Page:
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Radical Congressional Reconstruction. Radical Republican beliefs Radical Republicans believed blacks were entitled to the same political rights and opportunities.

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Presentation on theme: "Radical Congressional Reconstruction. Radical Republican beliefs Radical Republicans believed blacks were entitled to the same political rights and opportunities."— Presentation transcript:

1 Radical Congressional Reconstruction

2 Radical Republican beliefs Radical Republicans believed blacks were entitled to the same political rights and opportunities as whites. They also believed that Confederate leaders should be punished for what they did during the Civil war.

3 Beliefs continued They believed that the Federal government should have direct intervention in state affairs and that laws should be designed to protected emancipated blacks. At the heart of their beliefs was the notion that blacks should be given a free-labor economy.

4 How the Republicans came into power The Republicans came into power when the Democrats sided with the Confederacy. Republicans dominated in the elections of November 1866.

5 Freedmen's bureau The Freedmen's Bureau provided food, housing, and medical aid, established schools and offered legal assistance for blacks. It also attempted to settle former slaves on Confederate lands confiscated or abandoned during the war.

6 Congress introduces bills In 1866, Congress introduced a bill to extend the life of the Freedmen's Bureau and began work on a Civil Rights Bill.

7 Johnson's response Johnson vetoed both of the bills, rejecting that blacks have the "same rights of property and person" as whites.

8 Republican reactions Moderate Republicans were appalled at Johnson's racism. Moderates decided to join the Radicals to overturn Johnson's Civil Rights Act veto. This was the first time in history that a major piece of legislation was overturned.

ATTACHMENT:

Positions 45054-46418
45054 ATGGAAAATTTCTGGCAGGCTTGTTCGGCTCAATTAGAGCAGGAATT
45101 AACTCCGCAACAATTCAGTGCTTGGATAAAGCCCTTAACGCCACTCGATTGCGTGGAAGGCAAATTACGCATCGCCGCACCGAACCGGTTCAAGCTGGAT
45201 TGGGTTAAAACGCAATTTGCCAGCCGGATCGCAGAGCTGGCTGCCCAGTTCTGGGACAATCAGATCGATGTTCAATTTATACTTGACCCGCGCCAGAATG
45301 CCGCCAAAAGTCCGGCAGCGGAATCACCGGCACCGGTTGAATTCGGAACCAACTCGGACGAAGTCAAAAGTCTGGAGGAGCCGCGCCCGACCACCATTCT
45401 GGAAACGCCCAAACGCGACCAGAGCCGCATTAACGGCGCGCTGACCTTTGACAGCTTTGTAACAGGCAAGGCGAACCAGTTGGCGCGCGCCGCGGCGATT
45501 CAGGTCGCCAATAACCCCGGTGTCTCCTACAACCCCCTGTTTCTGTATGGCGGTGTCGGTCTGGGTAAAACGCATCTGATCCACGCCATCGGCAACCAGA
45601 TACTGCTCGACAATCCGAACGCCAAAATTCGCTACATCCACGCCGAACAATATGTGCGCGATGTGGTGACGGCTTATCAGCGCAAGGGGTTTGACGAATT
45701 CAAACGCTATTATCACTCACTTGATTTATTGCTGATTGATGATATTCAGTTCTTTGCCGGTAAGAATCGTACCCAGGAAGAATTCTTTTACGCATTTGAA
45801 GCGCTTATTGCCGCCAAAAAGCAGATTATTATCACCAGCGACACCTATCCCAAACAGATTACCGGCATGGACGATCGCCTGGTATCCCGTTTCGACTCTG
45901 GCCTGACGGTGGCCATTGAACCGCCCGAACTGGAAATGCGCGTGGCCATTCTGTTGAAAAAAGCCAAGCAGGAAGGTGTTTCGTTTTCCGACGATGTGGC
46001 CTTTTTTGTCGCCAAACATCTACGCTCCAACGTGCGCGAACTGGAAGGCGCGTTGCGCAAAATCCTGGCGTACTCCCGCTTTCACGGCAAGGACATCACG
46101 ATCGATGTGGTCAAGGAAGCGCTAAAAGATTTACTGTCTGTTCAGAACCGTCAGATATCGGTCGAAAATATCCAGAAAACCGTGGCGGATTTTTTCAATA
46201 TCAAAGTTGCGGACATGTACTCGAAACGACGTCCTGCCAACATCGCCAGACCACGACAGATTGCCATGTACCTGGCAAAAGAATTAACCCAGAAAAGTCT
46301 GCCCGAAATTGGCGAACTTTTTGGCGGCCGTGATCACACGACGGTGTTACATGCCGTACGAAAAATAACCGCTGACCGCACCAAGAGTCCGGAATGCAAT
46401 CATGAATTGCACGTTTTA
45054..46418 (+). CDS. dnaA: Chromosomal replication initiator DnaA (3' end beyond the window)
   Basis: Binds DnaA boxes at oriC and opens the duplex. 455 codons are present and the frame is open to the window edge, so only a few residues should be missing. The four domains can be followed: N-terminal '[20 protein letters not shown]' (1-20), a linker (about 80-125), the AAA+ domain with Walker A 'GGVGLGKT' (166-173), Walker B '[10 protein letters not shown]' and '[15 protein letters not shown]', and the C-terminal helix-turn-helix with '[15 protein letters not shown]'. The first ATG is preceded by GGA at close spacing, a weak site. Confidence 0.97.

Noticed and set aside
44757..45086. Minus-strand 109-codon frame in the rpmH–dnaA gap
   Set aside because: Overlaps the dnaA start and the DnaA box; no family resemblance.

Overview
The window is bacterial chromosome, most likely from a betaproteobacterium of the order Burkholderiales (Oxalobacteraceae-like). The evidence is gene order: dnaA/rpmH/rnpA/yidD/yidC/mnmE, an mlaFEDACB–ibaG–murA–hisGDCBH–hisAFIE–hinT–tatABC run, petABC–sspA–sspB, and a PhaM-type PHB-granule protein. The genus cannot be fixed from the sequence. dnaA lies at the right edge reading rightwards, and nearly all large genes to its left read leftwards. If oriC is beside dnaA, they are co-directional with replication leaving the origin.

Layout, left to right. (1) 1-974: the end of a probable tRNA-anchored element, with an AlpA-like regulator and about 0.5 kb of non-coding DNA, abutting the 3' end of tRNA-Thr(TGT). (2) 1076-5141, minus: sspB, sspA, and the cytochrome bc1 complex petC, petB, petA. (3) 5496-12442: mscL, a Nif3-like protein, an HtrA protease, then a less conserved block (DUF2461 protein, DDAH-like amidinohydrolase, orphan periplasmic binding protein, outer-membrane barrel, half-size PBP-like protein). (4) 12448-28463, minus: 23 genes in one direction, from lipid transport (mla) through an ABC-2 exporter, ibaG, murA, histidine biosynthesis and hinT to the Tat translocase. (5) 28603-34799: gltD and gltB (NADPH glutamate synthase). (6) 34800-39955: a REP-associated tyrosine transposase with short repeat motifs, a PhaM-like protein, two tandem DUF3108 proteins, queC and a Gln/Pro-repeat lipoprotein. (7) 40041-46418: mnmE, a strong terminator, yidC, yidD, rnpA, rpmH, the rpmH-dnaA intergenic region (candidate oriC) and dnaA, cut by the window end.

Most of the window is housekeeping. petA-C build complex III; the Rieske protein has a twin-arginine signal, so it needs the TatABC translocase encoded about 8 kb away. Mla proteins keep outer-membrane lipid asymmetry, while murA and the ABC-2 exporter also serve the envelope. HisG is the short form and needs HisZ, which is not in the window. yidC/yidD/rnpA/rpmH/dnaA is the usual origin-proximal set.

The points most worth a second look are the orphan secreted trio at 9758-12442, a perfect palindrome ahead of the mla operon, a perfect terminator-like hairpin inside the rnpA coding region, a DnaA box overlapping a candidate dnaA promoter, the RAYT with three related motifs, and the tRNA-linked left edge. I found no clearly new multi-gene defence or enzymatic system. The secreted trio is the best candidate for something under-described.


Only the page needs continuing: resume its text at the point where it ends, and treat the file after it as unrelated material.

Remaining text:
9 Tension between presidency and Congress Andrew Johnson was a southern democrat who had owned slaves. The mainly Republican congress thought he was too soft toward the South Tensions grew

10 Thaddeus Stevens Important republican leader in Congress. Staunchly believed in full equality Took lead in excluding Southern representatives when Congress first met after the Civil War Disliked Andrew Jackson

11 Congress vs. Johnson Passed laws to restrict power of presidency. One was the Tenure of Office Act, which said Senate approval was needed to remove cabinet members. Johnson defied this.

12 Johnson Impeached Thaddeus Stevens proposed impeachment of Johnson. In the spring of 1868, Johnson became the first president to be impeached. He was impeached by the House of Representatives, but acquitted by the Senate.

13 14th Amendment "All persons born or naturalized in the United States, and subject to the jurisdiction thereof, are citizens of the United States and of the State wherein they reside." This made African Americans citizens, and should give them the rights of citizens of the United States. Passed by Congress June 13, 1866.

14 The reconstruction Acts of 1867 First Reconstruction Act- This act divided the South into five military districts and established martial law, also listed the requirements a state must meet to be readmitted into the Union. Second Reconstruction Act- Put the military in charge of protecting voter registration efforts to make sure that no one was refused his right to vote.